Living with IBS-C can impact your daily life. If you’ve had to work while dealing with pain and discomfort or miss school because of your symptoms, you’re not alone. In a study of people with IBS, almost 82% stated that their symptoms affected their ability to work.

But work isn’t the only area of life affected: Symptoms of IBS can interfere with all parts of life. Another survey of people with IBS-C showed that 40% agreed that symptoms prevented them from spending more time with friends and family. In the same survey, 66% of people living with IBS-C said symptoms get in the way of enjoying daily activities.

If you have IBS-C, it’s likely that you’ve missed work, canceled plans with friends, or had to adjust your expectations of what you could do in a day. There’s also a good chance that other people around you have done the same. If people don’t talk about these things, you may feel like you’re the only one dealing with them. In reality, you’re definitely not alone.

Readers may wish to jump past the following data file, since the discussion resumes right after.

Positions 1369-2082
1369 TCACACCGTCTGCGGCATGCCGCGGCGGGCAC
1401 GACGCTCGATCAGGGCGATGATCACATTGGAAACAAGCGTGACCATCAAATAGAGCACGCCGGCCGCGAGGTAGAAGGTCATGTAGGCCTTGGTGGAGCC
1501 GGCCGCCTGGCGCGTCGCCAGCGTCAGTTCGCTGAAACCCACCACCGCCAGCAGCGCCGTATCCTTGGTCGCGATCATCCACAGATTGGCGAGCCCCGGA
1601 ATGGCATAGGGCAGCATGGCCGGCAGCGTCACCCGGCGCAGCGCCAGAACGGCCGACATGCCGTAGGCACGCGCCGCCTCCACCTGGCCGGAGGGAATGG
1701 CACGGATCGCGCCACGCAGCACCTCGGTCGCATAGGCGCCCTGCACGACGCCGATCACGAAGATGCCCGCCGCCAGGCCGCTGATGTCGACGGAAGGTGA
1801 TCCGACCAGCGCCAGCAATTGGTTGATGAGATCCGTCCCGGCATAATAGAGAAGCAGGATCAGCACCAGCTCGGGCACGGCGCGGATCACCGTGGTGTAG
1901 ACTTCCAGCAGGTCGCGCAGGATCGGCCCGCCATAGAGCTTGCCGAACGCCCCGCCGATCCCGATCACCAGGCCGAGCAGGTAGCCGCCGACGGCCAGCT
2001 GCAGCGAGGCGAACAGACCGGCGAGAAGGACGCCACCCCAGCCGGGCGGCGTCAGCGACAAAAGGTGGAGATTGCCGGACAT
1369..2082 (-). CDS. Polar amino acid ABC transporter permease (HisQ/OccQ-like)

The more that people talk about life with IBS, the more normal it becomes. This creates opportunities for others to share their challenges and feel less alone.

As with any health or personal concerns, you’ll need to decide who you want to tell. Think about the people who mean the most to you.

Living with a chronic condition can feel lonely. It can make a difference to share your challenges with people who love you. Having people you can count on and who know what you’re dealing with can provide some comfort.

Consider what parts of your life IBS-C affects the most. If it’s tough for you to attend gatherings and events, it can help to have a safe person who knows. This may be a significant other or a close friend or family member.

At work, you can decide whether you want or need to talk with your manager. If you’re missing a lot of work because of your IBS-C, you may want to arrange a meeting with your manager.

If you feel like you could use some emotional support, consider if you have a close friend you could talk with. This person can be a good ally on rough days.

It’s important to talk about IBS-C and how it impacts your life. This can feel uncomfortable, but you may find that once you share your experience, you’ll feel better.

It can be helpful to decide ahead of time what you’ll say. Depending on who you’re talking with, what you say and the amount you share will be different.